The persistence of immunological memory and how it pertains to vaccination strategies is also a question of central importance. Memory T cells are derived from normal T cells that have learned how to overcome a pathogen by “remembering” the strategy used to defeat previous infections (Sallusto et al., 2010). In addition to central memory T cells present in secondary lymphoid organs which scrutinize the presence of remote pathogens via dendritic cells (DCs), effector memory T cells reside in peripheral non-lymphoid tissues such as the skin and mucosa. The latter are heterogeneous in terms of homing receptor expression and effector function and comprise the Th1, Th2, Th17, and Th22 cell subsets, as well as Treg cells and cytotoxic T lymphocytes. Although Th1 and Th17 cells mediate vaccine-induced protection from fungal infection through a variety of antifungal effector mechanisms, Th22 cells are instead required for antifungal resistance at mucosal surfaces (De Luca et al., 2010). Memory CD8+ cytotoxic T cells are also induced in fungal infections (Nanjappa et al., 2012) and exhibit a pleiotropic activity by mediating protection via production of IFN-γ and cytolytic activity against fungus-laden cells or the fungus itself (Carvalho et al., 2012b; De Luca et al., 2012). As such, CD8+ T cells, especially if long-lasting, are regarded as ideal candidates for expansion at mucosal surfaces by vaccination strategies. The recent evidence proposing a role for metabolism (Pearce et al., 2009) and bioenergetic stability (van der Windt et al., 2012) in harnessing T cell memory opens up new perspectives on how epigenetic and environmental mechanisms modulate memory differentiation and quality, thus opening new avenues for vaccine development. Finally, additional subsets of T cells may also become important targets for new vaccines, such as the newly described invariant natural killer T cells that activate antifungal responses through the recognition of fungal cell wall β-1,3 glucans (Cohen et al., 2011).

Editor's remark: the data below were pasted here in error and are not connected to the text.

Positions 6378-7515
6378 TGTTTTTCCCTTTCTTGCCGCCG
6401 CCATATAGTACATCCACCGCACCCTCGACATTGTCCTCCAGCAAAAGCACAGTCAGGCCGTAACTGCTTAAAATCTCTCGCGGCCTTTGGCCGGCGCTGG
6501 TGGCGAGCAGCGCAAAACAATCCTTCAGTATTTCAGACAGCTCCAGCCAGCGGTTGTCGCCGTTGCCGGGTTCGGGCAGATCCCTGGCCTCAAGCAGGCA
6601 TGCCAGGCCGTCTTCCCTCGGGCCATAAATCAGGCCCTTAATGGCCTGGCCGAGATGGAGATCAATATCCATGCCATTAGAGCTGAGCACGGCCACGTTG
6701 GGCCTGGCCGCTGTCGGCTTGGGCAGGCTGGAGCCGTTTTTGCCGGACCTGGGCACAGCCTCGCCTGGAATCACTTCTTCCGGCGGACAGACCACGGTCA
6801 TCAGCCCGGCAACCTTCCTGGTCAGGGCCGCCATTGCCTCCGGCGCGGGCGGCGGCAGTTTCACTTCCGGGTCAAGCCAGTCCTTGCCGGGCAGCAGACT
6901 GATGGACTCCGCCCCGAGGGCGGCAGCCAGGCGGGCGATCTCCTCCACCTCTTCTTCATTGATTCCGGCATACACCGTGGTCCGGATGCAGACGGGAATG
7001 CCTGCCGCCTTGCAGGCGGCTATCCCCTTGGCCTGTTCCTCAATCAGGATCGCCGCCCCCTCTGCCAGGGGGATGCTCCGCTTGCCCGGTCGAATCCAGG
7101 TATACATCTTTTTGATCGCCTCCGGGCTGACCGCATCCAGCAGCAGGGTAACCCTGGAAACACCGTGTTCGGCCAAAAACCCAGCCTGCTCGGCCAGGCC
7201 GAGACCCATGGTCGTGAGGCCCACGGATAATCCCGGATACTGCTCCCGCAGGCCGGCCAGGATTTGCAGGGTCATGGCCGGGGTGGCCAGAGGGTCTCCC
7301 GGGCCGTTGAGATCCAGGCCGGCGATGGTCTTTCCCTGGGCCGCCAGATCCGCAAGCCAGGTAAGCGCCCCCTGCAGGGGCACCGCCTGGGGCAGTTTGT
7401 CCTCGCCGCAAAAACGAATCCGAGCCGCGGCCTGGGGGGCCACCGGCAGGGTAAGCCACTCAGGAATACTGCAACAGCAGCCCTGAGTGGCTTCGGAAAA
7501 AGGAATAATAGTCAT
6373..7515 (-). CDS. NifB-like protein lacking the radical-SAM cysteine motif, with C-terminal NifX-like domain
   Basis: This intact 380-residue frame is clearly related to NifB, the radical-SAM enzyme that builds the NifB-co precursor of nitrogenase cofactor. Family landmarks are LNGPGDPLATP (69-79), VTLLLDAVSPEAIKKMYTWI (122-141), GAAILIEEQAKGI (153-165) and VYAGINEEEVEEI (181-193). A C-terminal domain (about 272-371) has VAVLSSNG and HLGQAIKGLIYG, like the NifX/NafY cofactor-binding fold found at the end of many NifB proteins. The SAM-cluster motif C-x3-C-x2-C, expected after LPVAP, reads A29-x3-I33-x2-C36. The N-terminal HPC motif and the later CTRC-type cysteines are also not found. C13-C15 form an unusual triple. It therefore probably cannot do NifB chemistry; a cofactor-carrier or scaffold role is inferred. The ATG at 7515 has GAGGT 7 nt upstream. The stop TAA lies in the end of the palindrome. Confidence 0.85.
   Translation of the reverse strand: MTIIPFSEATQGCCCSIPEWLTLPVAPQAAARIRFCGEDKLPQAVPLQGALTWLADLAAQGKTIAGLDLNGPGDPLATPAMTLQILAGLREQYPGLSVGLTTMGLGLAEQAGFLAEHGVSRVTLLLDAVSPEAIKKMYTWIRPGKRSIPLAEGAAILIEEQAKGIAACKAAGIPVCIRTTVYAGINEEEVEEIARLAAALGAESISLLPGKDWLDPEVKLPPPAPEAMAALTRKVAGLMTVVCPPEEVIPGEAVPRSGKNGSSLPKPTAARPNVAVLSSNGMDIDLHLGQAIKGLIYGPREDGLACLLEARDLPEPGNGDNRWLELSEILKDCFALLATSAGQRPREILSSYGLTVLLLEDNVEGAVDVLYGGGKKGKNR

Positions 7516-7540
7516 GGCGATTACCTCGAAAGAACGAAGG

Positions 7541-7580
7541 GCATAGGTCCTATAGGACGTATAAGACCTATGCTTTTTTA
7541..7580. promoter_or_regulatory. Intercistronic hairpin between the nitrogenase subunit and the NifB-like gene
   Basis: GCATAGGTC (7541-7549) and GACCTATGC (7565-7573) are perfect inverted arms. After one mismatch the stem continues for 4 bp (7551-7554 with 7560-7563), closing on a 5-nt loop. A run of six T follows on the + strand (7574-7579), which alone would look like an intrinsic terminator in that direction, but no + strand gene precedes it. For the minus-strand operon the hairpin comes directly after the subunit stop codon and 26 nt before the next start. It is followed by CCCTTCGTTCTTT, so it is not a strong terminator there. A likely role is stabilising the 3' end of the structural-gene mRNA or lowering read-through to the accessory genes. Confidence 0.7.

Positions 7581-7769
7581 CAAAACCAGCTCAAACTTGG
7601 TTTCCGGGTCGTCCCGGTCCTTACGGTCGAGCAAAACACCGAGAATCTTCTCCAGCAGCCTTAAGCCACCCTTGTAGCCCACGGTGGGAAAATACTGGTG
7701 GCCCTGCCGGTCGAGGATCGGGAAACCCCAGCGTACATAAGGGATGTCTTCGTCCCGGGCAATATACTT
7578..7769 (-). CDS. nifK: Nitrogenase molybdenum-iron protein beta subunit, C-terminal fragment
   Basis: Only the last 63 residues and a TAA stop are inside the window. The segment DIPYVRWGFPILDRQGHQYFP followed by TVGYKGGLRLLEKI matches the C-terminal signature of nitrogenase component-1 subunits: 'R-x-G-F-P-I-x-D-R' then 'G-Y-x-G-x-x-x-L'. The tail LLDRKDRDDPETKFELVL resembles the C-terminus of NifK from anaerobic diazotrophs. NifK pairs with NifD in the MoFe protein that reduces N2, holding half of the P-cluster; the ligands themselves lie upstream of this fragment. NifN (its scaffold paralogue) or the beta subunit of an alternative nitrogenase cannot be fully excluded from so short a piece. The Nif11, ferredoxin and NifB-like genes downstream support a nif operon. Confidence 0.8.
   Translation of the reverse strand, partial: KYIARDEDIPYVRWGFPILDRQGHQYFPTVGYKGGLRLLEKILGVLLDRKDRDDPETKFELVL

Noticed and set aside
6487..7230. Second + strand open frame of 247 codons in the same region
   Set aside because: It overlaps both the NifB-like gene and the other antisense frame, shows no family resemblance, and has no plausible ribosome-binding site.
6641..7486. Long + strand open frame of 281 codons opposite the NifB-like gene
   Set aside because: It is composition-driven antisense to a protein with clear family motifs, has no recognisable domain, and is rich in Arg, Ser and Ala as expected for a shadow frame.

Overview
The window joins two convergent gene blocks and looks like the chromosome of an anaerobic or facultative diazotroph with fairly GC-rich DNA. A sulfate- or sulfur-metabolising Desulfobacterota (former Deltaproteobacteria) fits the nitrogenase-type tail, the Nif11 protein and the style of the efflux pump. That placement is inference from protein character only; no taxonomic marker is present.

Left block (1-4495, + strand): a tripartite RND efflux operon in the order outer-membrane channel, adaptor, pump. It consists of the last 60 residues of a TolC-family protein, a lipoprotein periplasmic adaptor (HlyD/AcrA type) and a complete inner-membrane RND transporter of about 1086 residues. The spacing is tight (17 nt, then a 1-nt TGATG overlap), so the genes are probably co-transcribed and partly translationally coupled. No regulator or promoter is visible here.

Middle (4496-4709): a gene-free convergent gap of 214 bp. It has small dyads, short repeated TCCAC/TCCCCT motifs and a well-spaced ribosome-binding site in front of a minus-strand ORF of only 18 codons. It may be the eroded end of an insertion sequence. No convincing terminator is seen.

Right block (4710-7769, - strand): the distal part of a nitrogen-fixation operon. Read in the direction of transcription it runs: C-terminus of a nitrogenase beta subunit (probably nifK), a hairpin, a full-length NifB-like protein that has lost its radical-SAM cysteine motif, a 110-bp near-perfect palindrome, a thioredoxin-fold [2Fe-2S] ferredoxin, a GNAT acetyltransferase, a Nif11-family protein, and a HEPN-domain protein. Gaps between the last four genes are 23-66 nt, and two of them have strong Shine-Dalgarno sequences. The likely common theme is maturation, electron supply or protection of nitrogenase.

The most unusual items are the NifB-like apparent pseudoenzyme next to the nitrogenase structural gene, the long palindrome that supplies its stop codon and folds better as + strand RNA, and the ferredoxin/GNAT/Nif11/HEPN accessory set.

Active Versus Passive Immunotherapy